Turkish political commentator Rifat Sait, who is also a former member of the country's ruling Justice and Development Party, recalled that the US had been involved in its military clout-related activities in the Balkans for years, and that "previously it was in Bulgaria, with Greece coming to the forefront right now."
Sait pointed out that "none of the countries, where the US increased its military presence, have achieved prosperity," adding that Washington "only exploited the territory of these countries in its interests, which ultimately led to negative consequences for these states."
He noted that all this would ride roughshod over the interests of both Greece and the EU as a whole, with Germany and France due to be "particularly concerned about this alignment of forces."
"On the other hand, Washington's move [to increase its military presence in Greece] will not affect Turkey which pursues an independent policy in the field of ensuring national security and possesses such a powerful instrument of influence as the Incirlik air base," Sait emphasized.
He also suggested that such actions by the White House will not yield any results and will finally lead to "America being locked inside the Aegean region, confining itself to Greece and Bulgaria."
Turkish security expert Mete Yarar, for his part, pointed to growing tensions in the Mediterranean, which he claimed had prompted the US to start building up its military clout in Greece.
"I do not think that such plans are directly related to the [current] crisis in US-Turkish relations. I believe that these two points should be considered separately from each other. To my mind, this step by Washington was mainly caused by its concerns over the strengthening of Russia and China's positions in the Mediterranean," Yarar said.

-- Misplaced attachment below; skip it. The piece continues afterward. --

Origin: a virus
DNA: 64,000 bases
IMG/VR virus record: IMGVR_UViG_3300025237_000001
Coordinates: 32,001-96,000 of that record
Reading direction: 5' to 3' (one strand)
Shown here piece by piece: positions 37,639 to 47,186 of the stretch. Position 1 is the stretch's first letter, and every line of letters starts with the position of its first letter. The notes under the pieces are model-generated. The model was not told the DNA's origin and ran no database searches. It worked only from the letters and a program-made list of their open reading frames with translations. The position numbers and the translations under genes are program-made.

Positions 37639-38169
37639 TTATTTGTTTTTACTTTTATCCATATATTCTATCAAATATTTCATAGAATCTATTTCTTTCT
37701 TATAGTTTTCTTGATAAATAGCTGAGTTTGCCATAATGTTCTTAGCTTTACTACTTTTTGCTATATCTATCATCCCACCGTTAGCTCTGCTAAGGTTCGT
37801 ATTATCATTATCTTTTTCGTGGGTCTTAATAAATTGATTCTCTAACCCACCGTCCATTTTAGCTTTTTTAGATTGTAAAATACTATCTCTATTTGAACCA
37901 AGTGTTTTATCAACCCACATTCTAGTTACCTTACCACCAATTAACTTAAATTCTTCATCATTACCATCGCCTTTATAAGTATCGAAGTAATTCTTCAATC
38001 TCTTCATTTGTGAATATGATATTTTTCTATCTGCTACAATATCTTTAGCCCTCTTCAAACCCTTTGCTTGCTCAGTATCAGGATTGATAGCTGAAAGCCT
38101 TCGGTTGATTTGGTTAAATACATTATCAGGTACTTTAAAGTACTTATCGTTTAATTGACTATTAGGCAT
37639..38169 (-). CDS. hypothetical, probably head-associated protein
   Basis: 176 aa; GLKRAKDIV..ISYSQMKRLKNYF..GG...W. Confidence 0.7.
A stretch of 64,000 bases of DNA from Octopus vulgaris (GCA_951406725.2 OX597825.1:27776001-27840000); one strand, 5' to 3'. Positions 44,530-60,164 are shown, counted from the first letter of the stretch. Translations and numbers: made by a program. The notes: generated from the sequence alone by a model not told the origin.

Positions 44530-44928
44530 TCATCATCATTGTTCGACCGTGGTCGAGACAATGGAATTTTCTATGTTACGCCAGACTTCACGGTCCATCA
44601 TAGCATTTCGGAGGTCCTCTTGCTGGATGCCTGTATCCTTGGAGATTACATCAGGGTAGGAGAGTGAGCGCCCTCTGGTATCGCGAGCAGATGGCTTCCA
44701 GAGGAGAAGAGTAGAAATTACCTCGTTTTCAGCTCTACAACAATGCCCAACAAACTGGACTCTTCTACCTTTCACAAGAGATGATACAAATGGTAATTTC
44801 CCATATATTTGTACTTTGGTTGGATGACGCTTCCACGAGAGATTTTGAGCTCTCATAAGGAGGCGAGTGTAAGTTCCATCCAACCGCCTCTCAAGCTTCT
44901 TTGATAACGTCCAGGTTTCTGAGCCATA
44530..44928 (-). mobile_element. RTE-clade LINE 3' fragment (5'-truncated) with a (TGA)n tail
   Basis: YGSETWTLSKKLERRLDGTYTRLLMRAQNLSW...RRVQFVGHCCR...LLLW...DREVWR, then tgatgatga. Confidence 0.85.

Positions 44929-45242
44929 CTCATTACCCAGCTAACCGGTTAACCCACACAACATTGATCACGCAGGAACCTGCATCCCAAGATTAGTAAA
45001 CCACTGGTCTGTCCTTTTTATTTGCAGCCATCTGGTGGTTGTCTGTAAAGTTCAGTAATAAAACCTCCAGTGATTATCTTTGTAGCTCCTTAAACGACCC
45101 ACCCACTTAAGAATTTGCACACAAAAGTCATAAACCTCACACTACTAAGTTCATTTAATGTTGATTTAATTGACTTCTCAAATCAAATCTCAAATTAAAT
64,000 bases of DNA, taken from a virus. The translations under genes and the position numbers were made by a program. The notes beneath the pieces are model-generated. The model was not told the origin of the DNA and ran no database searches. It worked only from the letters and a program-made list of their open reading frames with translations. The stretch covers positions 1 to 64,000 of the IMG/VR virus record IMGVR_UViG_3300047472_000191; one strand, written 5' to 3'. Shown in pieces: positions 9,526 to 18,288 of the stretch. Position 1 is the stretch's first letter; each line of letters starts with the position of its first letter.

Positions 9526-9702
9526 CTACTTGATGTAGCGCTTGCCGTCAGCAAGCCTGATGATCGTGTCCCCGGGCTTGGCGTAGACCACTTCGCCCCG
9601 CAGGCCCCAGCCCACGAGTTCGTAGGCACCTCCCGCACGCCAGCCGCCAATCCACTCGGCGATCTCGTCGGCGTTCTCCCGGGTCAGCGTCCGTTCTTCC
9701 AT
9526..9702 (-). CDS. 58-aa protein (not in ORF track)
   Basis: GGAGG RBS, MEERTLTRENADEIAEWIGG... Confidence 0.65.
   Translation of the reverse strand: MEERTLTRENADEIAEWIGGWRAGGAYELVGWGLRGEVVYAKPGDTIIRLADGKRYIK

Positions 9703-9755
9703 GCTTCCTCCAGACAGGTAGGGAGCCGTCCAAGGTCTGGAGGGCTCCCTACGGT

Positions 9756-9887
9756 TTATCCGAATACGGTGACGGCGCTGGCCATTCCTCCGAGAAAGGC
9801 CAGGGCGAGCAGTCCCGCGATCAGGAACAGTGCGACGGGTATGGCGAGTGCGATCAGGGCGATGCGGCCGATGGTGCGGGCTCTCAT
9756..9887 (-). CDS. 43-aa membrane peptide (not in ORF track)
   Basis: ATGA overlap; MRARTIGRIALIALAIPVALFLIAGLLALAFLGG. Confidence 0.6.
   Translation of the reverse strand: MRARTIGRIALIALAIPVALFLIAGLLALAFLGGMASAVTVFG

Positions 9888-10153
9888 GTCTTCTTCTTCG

Paris-based political scientist Georges Prevelakis, in turn, pointed out the Greek government's readiness to cooperate militarily with the US, which is why "it is not surprising that Washington is moving forward in this direction."
Even if the plan is implemented, it will not have a strong impact on relations between Greece and Turkey, according to Prevelakis.
"A more important question is how these developments will affect Greek-Russian relations," he concluded.
Earlier this week, The Wall Street Journal cited US sources as saying that the Pentagon was in talks with Athens to expand the US military's operations on Greek territory, in a "potential move toward the eastern Mediterranean amid growing tensions with Turkey."
The remarks came after the chairman of the Joint Chiefs of Staff, Gen. Joseph Dunford, told reporters in Athens that Greek officials were considering the expansion of US access to additional military bases in their country.
All this comes against the backdrop of ever-increasing tensions between Turkey and the United States.
Adding fuel to the fire of bilateral tensions is Ankara's plans to buy Russian-made S-400 surface-to-air missile systems, something that Washington warned might prod it to stop supplying US F-35 fighter jets to Turkey.
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